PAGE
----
Macri is the “business-friendly” candidate and openly admits that Argentina will have to go through a difficult adjustment period. What does Argentina need to do to get back on track?
First and foremost, Argentina needs to settle with the holdouts. Kirchner refused to settle with them and, as a result, Argentina no longer has a “credit card.” Neither do they have cash, because she has drawn down reserves.
Once the holdouts issue is resolved, they can gain access to the foreign-capital markets again. Additionally, there needs to be a fiscal adjustment on the economic subsidies, and they need to reestablish the credibility of the Central Bank. When the Central Bank isn’t obligated to print money to cover the fiscal deficits, it makes it easier to establish credibility. When that occurs, inflation will fall.
What are your timing expectations as it relates to the overall economic adjustments?
That’s going to take a while. You’re not going to take a fiscal deficit from 7 percent of GDP to zero overnight. It doesn’t need to go to zero. It just needs to come down.
What market participants would like to see from the new administration is a cohesive policy implemented over a three to four-year outlook. A committed plan will go a long way to restoring growth.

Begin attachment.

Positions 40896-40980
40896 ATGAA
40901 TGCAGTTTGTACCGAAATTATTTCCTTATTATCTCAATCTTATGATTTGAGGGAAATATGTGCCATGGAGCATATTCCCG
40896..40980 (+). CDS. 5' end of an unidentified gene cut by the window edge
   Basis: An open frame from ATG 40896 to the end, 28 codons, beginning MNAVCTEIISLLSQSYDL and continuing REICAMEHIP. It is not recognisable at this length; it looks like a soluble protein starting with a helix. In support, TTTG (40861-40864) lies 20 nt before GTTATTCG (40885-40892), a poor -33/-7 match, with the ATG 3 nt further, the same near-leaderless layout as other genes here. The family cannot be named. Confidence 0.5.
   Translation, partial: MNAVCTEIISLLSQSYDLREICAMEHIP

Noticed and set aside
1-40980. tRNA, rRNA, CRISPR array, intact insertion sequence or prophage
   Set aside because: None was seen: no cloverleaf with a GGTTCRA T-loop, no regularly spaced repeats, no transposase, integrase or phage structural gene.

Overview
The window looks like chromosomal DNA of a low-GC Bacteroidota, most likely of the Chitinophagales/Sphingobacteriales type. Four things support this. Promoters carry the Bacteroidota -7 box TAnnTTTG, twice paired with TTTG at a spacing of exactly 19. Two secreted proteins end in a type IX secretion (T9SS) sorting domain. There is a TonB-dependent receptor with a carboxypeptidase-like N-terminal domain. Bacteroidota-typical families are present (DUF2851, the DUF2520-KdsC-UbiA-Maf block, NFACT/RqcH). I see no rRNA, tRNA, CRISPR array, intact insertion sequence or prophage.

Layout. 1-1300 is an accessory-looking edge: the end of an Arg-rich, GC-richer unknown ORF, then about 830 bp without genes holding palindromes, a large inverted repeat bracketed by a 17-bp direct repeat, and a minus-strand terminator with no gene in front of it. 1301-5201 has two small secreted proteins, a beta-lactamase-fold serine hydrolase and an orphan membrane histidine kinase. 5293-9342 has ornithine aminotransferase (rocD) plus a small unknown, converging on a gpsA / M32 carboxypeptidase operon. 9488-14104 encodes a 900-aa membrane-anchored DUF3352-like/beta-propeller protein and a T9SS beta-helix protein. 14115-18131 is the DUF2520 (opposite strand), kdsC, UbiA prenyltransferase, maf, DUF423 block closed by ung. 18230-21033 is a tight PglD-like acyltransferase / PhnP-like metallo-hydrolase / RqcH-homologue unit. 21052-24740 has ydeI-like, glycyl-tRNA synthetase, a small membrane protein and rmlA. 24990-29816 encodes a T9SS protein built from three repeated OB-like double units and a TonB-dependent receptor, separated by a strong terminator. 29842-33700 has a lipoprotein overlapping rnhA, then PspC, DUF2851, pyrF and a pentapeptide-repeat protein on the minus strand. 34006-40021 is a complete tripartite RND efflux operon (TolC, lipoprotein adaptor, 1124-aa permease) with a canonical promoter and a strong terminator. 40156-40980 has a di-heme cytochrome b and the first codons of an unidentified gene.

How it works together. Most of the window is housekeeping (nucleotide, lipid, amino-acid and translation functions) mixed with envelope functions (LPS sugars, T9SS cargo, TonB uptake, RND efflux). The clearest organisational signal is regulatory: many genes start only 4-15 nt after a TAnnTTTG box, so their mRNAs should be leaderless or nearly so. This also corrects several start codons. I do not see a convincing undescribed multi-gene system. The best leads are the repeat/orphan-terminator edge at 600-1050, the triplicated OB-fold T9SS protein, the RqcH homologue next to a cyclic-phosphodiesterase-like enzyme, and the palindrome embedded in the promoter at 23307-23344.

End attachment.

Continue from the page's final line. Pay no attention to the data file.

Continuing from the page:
The other factor is a credible proposal to unify the foreign-exchange rate, whether it’s a devaluation of the official rate or a combination with an appreciation of the so-called blue rate. Argentina is suffering from an overvalued exchange rate, and it has taken a significant toll on agriculture exports.
What do you say to Argentineans who are skeptical of opening markets to foreign influences?
Resolving the foreign-currency exchange or removing the capital controls will, in itself, encourage Argentineans to bring money back into Argentina. There is reportedly $250 to $300 billion of offshore assets (held by Argentineans).
On the other hand, groups like us want to invest in the medium term and help the country grow. Argentina doesn’t have a pool of domestic savings to fund investments, and borrowing and lending at high rates of inflation makes it very difficult for the country to grow.
So my response is that incoming capital from foreigners and Argentineans will be a boost to the economy, but, of course, in certain sectors it will continue to be strictly monitored by the government.
Can Argentina regain its position from the early 20th century, when it competed with Europe and the United States?
If you think about it in the context of the last 100 years, Argentina was a prominent player in the early 1900s, because they had the assets Europe needed.
When the United States came on to the stage, it not only industrialized, but it also had agriculture. Today, Argentina should be very relevant, given their resources on the agriculture side. Look at China, for example, and its demand for protein. Even as China slows down, they are continuing to consume more and more. This will be a big bonus for Argentina, if it positions its policies to benefit.
Argentina shouldn’t just be a relevant leader in Latin America, it should be a global leader. It has the quality and quantity of assets to do so.
Disclosure: the author of this article is an investor in a variety of Bienville Investment Management funds.